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New York Criminal Defense Law Blog

New York landlord pleads guilty to mortgage fraud

On Nov. 27, a well-known New York landlord pleaded guilty to multiple charges related to mortgage fraud. The defendant was also found guilty of attempting to illegally evict tenants from one of his properties earlier in the year.

According to media reports, the defendant was part of an illegal scheme to use fake loan documents to bilk money from the U.S. Department of Housing and Urban Development. He pleaded guilty to charges of mortgage fraud, forgery and grand larceny.

Getting your rights back after drug convictions

If you receive a conviction for a serious drug offense, you can expect that it will impact numerous areas of your life. From your ability to find a job to your ability to secure housing or student loans, a serious drug conviction can have severe collateral consequences that can impact your life for many years and even permanently.

Just what are collateral consequences for drug crimes, and is there any way to avoid them?

Federal carjacking offenses

In New York, carjacking is a crime that can be prosecuted under state law. It may also be prosecuted as a federal offense if certain circumstances apply. People who are charged with carjacking under federal law may face substantial penalties if they are convicted of the offense.

Carjacking is codified at 18 U.S.C. § 2119. Under this federal law, people may be found to be guilty of carjacking if they take vehicles that have been shipped, transported or received via interstate transport from others while the defendants have the intent to cause serious bodily harm or to cause the death of the victims.

Report reveals that black offenders receive harsher sentences

A recent report by the U.S. Sentencing Commission indicates that black men serve longer sentences than white men convicted of the same crimes. The commission is an independent and bipartisan agency of the judicial branch of the federal government. It is tasked with issuing sentencing guidelines and monitoring how closely these guidelines are followed by federal judges in New York and across the country.

The USSC's Demographic Differences in Sentencing report, which is based on data gathered between 2012 and 2016, reveals that the custodial sentences handed down to African American male criminal defendants are 19.1 percent longer on average than those received by white male offenders. The report also suggests that this sentencing disparity cannot be explained by an offender's prior history of violent conduct. When violence is taken into account, the disparity in sentencing between black and white offenders increases to 20.4 percent, according to the USSC.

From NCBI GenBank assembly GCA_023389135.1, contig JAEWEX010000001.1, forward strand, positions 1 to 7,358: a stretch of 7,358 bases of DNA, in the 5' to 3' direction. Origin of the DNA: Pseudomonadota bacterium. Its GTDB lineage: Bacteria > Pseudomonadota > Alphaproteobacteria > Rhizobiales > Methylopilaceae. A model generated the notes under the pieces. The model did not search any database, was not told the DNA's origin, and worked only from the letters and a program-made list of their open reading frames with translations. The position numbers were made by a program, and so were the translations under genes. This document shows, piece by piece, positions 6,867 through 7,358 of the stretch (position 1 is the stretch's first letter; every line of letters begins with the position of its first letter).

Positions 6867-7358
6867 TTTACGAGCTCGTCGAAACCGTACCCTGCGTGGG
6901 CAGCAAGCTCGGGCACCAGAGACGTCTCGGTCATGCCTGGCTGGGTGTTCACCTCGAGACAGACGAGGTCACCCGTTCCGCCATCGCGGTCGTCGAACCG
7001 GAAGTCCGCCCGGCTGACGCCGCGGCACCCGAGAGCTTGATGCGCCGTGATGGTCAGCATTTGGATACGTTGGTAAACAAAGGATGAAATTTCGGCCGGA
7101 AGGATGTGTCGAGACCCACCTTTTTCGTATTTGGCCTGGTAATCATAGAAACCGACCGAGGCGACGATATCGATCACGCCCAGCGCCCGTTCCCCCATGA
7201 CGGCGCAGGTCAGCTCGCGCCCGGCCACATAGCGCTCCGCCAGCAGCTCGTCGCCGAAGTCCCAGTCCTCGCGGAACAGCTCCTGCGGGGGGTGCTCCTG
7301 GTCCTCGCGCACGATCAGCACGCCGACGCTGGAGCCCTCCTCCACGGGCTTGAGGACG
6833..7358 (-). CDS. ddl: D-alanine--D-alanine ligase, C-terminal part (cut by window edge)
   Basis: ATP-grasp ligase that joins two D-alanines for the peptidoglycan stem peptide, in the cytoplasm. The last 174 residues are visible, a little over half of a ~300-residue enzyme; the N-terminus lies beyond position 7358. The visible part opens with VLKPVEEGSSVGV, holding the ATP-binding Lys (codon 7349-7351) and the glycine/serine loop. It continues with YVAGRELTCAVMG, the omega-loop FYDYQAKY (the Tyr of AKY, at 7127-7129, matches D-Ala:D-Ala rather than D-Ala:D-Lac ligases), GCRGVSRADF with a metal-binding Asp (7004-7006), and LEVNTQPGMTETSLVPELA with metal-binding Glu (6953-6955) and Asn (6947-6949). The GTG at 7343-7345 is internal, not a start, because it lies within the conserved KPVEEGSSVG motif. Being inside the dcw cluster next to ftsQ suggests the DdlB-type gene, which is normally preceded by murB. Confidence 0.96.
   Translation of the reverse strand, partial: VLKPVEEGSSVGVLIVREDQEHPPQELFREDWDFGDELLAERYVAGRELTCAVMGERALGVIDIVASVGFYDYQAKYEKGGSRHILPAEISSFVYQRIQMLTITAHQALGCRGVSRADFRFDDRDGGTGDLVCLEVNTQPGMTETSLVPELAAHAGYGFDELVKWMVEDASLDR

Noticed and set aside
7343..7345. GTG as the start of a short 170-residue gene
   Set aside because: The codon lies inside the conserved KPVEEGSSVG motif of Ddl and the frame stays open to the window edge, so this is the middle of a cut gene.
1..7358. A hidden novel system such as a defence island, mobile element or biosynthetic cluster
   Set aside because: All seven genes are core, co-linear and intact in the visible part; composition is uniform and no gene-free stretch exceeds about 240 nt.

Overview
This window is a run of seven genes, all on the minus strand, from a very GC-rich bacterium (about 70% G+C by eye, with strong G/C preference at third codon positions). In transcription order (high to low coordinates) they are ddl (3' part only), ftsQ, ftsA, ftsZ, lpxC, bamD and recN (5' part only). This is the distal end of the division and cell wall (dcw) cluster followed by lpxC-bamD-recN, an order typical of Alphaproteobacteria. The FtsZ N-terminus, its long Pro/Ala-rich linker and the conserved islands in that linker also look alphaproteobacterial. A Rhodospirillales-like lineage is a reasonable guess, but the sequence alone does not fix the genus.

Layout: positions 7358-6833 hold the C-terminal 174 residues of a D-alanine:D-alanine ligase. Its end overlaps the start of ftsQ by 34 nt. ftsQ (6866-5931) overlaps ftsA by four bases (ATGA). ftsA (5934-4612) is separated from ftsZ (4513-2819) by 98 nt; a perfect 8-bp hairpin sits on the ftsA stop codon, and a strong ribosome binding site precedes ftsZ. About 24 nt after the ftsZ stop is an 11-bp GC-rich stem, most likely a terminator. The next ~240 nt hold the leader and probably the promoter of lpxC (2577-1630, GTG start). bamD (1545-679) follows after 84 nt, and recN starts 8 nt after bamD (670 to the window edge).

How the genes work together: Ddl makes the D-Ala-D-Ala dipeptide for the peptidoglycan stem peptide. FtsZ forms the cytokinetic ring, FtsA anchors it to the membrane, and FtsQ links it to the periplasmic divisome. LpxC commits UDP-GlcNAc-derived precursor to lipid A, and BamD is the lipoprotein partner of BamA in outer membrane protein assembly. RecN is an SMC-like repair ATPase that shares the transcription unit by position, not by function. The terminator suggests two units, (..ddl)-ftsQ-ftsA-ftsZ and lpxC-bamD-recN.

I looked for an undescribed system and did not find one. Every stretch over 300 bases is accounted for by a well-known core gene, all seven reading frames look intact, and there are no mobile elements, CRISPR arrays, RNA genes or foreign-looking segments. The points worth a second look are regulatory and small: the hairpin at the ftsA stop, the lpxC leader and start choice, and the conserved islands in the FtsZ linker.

Uncover investigation brings down alleged drug ring

Several alleged members or associates of New York's Gambino and Bonanno mafia families have been arrested on suspicion of dealing cocaine from a gelato shop and other crimes, according to a federal indictment that was unsealed on Nov. 9. The arrests were the culmination of a two-year undercover investigation into the crime organization.

Court documents show that four defendants, ranging in age from 44 to 54, were taken into custody in New York on Nov. 8. They were arraigned in Brooklyn on Nov. 9. Nine other defendants were apprehended in Canada. According to the indictment, two of the defendants are accused of conspiring to distribute cocaine from a gelato shop located in New York City. The indictment also accuses various defendants of laundering $250,000 in cash, conducting a loansharking scheme with interest rates of up to 54 percent and being a felon in possession of multiple firearms.

Trump's campaign chairman accused of money laundering